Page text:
Apparently, some date back to the 13th century, but others are much later. It will depend on which one you're talking about:
An interesting example of this is the class of names of the pattern of Chester-le-Street in County Durham. There are at least ten examples of this formation in the one county. For a thousand years from the eighth century Chester was simply Cestre, Cestria; in 1406 the Latin addition in Strata appears, 'on the Roman road', Frenchified as Chestre in le Strete in 1411, and simplified to Chester-le-Street from 1607. The other nine are [...] Houghton le Spring (Houghton in le Spryng 1410-1556) [...]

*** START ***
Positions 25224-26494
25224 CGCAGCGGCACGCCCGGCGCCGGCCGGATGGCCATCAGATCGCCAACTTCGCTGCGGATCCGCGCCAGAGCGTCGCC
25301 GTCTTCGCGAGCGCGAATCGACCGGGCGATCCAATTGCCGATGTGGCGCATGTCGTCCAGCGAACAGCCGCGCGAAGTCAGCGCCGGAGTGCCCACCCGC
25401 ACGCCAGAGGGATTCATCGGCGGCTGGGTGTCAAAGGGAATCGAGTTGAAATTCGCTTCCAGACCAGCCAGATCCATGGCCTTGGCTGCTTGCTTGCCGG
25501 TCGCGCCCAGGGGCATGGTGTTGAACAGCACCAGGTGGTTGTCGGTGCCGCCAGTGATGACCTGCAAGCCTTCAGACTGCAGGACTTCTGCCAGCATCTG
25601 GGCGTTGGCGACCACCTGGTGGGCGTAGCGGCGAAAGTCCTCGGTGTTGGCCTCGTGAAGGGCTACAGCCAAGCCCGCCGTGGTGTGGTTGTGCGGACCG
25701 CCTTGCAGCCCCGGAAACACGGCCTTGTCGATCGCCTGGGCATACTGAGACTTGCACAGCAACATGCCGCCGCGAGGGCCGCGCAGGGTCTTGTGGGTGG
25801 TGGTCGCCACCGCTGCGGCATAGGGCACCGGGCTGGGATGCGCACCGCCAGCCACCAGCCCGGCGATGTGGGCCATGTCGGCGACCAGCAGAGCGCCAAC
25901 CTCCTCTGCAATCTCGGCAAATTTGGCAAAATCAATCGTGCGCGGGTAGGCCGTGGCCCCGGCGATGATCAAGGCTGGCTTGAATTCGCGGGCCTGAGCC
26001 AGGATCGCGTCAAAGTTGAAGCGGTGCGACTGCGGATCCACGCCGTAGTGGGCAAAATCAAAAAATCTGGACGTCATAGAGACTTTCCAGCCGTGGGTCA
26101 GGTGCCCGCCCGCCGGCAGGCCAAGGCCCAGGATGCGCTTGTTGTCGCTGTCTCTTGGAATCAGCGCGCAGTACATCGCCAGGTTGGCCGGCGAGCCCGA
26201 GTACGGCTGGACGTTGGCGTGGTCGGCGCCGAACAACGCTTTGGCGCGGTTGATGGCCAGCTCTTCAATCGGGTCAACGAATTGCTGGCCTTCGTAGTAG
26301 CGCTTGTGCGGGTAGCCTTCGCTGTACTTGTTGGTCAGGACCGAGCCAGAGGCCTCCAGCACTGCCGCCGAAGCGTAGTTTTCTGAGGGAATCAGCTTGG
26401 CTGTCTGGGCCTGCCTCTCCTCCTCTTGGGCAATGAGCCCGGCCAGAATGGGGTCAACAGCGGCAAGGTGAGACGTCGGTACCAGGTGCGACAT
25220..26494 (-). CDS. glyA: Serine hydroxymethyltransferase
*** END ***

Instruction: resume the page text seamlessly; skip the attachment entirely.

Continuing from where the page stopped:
Elsewhere there are earlier examples: in North Yorkshire, Thornton le Street is in via 1208, in strata 1268, Thornton le Moor in mora 1208, Newton le Willows in le Wilughes 1300.
But others are only fifteenth or sixteenth century - Thornton le Beans, in le Beyns, in Fabis 1534, Barton le Willows, in the Willos 1574, Norton le Clay, in the Clay 1536...
English place-names in the sixteenth century: the search for identity